incidentally, this Third Heaven is a “division of Heaven in religious cosmology.”  The concept is common to Judaism, Christianity and Islam, and in “some traditions it is considered the abode of God.”  In other views it’s seen as “a lower level of Paradise, commonly one of seven.”

Be that as it may, this business of “third heavens” and out-of-body-experiences is way too complicated for today’s post.  The point I’m making is that there’s more to the Bible than meets the eye, and that you can’t fully appreciate it with a narrow-minded literalist approach.

For one thing, according to Paul the idea of heaven – “third” or otherwise – involves things that “no one is permitted to tell.”  (No one who’s been there anyway…)  Which fits in with John 21:25:

Jesus did many other things as well.  If every one of them were written down, I suppose that even the whole world would not have room for the books that would be written.

That is, Jesus “did many other things” that weren’t written down in the Bible.  Which leads me to say again:  “There’s more to the Bible than meets the eye.”

Which makes this the perfect time to mention that June 15 is also the Feast Day for Evelyn Underhill (1875-1941).  She’s the English author known for “numerous works on religion and spiritual practice, in particular Christian mysticism.”

Put another way, her main teaching was “that the life of contemplative prayer is not just for monks and nuns, but can be the life of any Christian who is willing to undertake it.”

Which is also pretty much the theme of this blog.

I discussed Evelyn Underhill in the May 2014 post, On a dame and a mystic.  That post in turn was mainly about Dame Julian of Norwich, described as follows:

She was born in 1342 and died “about” 1416.  As Wikipedia noted, she was an English anchoress regarded as an important early Christian mystic.   (That clunk you heard was a Southern Baptist having apoplexy over the word “mystic.”)

Which is another way of saying that the “terms ‘mystic‘ or ‘mysticism‘ seem to throw Southern Baptists and other conservative Christians into apoplexy.  (‘Try it sometime!!!‘)”  See On the Bible and mysticism, and The Christian repertoire.  But the gist of both posts – and this blog as a whole – is that that “there’s more to the Bible than meets the eye.”  And also that you “can’t fully appreciate that by using a narrow-minded literalist approach.”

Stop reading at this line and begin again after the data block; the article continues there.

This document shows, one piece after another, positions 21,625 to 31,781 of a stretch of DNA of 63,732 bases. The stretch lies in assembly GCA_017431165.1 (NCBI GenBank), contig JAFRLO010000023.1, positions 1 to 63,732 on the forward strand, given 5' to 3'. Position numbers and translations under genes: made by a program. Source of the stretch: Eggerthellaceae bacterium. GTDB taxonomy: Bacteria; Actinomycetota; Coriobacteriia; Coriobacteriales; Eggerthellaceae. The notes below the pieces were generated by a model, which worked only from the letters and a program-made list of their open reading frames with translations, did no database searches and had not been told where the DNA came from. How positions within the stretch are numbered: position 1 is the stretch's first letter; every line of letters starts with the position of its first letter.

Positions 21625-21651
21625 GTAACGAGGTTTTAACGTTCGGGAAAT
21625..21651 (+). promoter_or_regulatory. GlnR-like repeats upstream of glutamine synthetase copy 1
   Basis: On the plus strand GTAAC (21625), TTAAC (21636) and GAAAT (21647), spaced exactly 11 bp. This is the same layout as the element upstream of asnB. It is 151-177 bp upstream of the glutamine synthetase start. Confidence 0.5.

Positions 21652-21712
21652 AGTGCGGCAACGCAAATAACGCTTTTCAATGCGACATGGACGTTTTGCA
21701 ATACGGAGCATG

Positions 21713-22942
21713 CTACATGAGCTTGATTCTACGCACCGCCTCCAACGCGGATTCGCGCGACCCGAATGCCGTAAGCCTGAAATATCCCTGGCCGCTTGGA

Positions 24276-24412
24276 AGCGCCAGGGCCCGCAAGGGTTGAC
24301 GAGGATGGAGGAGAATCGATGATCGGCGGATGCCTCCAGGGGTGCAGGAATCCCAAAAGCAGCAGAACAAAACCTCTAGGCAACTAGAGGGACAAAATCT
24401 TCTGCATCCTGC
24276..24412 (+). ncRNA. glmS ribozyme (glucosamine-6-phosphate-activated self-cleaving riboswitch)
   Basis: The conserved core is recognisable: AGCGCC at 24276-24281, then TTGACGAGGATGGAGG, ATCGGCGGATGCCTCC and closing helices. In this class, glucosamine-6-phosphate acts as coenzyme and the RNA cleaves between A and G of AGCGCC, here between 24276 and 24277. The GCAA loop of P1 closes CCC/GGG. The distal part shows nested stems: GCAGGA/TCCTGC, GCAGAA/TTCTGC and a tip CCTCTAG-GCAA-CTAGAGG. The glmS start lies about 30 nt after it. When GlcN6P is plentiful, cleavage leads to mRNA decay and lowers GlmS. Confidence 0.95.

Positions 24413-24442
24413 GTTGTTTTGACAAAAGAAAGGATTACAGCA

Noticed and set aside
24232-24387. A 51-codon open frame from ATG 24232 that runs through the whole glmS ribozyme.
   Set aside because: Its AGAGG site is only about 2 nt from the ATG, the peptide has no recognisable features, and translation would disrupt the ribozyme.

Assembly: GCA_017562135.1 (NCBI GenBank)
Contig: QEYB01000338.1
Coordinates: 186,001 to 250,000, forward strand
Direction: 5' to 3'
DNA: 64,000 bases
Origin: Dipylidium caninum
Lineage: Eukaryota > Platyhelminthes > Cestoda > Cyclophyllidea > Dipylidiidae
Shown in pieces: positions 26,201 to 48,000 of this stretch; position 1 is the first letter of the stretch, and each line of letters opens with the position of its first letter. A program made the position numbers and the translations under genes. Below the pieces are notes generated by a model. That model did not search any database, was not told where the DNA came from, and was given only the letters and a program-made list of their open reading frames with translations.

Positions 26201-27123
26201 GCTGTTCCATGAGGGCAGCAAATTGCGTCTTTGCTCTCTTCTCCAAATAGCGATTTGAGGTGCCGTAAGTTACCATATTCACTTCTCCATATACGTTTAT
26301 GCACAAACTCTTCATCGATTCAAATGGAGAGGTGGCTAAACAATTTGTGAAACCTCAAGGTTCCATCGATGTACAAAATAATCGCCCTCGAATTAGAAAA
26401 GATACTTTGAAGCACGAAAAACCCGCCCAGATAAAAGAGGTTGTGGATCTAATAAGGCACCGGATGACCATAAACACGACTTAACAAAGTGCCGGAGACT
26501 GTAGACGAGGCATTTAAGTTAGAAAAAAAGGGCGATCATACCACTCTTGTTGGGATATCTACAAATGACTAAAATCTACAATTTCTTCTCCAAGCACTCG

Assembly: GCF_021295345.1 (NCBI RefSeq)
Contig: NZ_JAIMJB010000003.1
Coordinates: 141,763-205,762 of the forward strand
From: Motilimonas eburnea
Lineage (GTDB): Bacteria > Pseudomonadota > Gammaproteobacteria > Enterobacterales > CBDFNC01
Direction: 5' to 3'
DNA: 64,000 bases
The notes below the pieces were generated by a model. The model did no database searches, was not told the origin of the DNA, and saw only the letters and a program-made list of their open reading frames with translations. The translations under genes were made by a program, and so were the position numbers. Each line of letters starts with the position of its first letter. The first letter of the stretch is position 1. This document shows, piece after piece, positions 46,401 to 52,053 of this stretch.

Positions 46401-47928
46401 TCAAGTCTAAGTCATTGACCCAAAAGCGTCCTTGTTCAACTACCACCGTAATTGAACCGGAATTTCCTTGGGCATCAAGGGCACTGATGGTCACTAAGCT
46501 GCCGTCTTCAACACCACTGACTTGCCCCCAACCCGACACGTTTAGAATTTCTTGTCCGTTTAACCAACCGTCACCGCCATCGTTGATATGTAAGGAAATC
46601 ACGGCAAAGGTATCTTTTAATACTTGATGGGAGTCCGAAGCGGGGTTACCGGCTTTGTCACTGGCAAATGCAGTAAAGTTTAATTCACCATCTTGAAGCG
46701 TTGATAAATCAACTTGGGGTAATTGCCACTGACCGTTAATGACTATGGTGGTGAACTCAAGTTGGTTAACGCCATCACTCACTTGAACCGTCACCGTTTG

A drill sergeant posing before his companyWhich is another way of saying that in reading the Bible, you don’t want to be one of those boot-camp Christians,” as shown at left.  (That is, the “Biblical literalists who never go ‘beyond the fundamentals.’”)

On that note, consider what the Apostle Paul said about the “mysteries” of the Bible.  As told in St. Mark’s “Cinderella story,” Christianity has arguably been – all along – a “mystical” religion, full of mysteries; “secret, hidden, not readily known by all:”

For example, see 1st Corinthians 2:7, where Paul spoke of “the word of God in a mystery, even the hidden wisdom.”  He spoke of the “knowledge in the mystery of Christ” in Ephesians 3:4, and of the “fellowship of the mystery” in Ephesians 3:9.  In Ephesians 5:32 he wrote, “This is a great mystery:  but I speak concerning Christ and the church.”  Paul told Christians to “make known the mystery of the gospel” in Ephesians 6:19, and to hold “the mystery of the faith” – or the “deep truths” – in a “pure conscience” in 1st Timothy 3:9.  He said that “great is the mystery of godliness” in 1st Timothy 3:16, and in 1 Corinthians 4:1, Paul said that Christians were to be faithful “stewards of the mysteries of God.”